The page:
The Senate is debating S.649, the Safe Communities, Safe Schools Act, which would expand background checks on gun purchases, crack down on gun trafficking and beef up security in schools. GOP senators have vowed to block that bill, claiming it goes too far and infringes on the rights of gun-owners.
The first amendment being considered is a bipartisan deal on background checks from Sens. Joe Manchin (D-W.Va.) and Pat Toomey (R-Pa.).
Republicans, including Grassley, have expressed concern that expanding background checks could create a federal registry of gun owners and make it harder for family members to transfer firearms. But Sen. Chuck Schumer (D-N.Y.) has insisted that background checks would be the “sweet spot” for both parties when it came to getting a deal on gun-control measures.
Manchin and Toomey’s deal would expand background checks to cover all sales at gun shows and over the Internet. Those background checks would have to be accompanied by records proving to law enforcement officials they took place. It would exempt gun sales and transfers between friends and acquaintances, and explicitly ban the federal government from creating a national firearms registry.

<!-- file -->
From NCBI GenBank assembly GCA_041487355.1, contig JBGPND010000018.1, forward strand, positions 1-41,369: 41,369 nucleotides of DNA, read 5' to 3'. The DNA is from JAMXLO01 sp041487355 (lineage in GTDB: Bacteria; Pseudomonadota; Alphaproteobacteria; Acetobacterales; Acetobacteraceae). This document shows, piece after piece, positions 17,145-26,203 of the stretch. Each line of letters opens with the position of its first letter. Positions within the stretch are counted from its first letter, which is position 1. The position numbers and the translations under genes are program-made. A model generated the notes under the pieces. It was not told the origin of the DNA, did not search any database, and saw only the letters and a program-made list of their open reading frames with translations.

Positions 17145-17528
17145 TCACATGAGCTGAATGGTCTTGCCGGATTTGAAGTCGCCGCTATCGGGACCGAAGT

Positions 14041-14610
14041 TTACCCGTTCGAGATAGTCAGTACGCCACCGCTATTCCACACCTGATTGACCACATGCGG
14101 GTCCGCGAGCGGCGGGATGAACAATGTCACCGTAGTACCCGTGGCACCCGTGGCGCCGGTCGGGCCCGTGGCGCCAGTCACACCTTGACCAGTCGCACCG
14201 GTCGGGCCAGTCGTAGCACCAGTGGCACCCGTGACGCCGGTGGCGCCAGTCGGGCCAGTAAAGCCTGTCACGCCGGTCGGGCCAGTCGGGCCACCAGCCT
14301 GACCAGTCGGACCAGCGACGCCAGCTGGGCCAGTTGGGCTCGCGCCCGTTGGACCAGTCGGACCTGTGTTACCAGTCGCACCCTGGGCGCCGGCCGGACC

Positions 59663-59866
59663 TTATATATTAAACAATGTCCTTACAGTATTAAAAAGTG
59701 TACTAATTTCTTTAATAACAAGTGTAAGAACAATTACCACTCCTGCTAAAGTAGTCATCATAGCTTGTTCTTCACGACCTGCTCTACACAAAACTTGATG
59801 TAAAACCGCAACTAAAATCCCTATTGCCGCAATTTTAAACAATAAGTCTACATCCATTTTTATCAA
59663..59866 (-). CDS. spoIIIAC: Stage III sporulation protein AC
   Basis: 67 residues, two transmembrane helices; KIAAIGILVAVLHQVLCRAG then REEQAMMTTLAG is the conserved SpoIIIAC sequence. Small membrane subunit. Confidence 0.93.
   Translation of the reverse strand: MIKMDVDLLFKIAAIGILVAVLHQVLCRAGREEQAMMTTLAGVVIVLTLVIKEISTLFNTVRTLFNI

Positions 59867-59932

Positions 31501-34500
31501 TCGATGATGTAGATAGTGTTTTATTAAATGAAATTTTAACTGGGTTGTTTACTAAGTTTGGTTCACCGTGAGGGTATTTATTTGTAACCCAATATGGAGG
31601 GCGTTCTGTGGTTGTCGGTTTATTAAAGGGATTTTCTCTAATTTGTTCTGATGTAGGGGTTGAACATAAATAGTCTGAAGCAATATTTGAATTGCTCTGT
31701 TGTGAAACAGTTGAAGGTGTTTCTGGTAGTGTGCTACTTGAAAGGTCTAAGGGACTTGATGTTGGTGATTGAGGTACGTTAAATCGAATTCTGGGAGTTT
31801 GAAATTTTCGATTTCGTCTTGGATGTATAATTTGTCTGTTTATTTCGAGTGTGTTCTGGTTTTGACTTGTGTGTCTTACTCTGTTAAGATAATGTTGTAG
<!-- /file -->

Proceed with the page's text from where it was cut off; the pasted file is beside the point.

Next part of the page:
“We haven’t voted because despite claims from the other side, background checks have never been the ‘sweet spot’ in the gun-control debate,” Grassley said. “They don’t have the votes for background checks.”
Democrats have pointed to polls where nearly 90 percent of respondents support expanding background check requirements.
"If this is such an obvious question where 90 percent of Americans agree … why is this begin debated," Sen. Dick Durbin (D-Ill.) said. "What is the big deal?"
Democrats would need 60 votes in order to clear the amendment, but so far only four Republicans have publicly stated their support for the Manchin-Toomey deal and it’s unclear that all 55 senators that caucus with the Democrats would support the amendment.
Grassley speculated that if the Senate moved to a different amendment first, it would be a sign that the majority is still searching for support to pass the Manchin-Toomey amendment.
“If we turn to assault weapons or magazines then it is clear to all that the majority is far from the number it needs,” Grassley said. “People are going to be waiting for time to pick up the votes that will never be there.”
Grassley said Republicans are eager to vote on amendments since his party has introduced several that strengthen gun owners’ rights.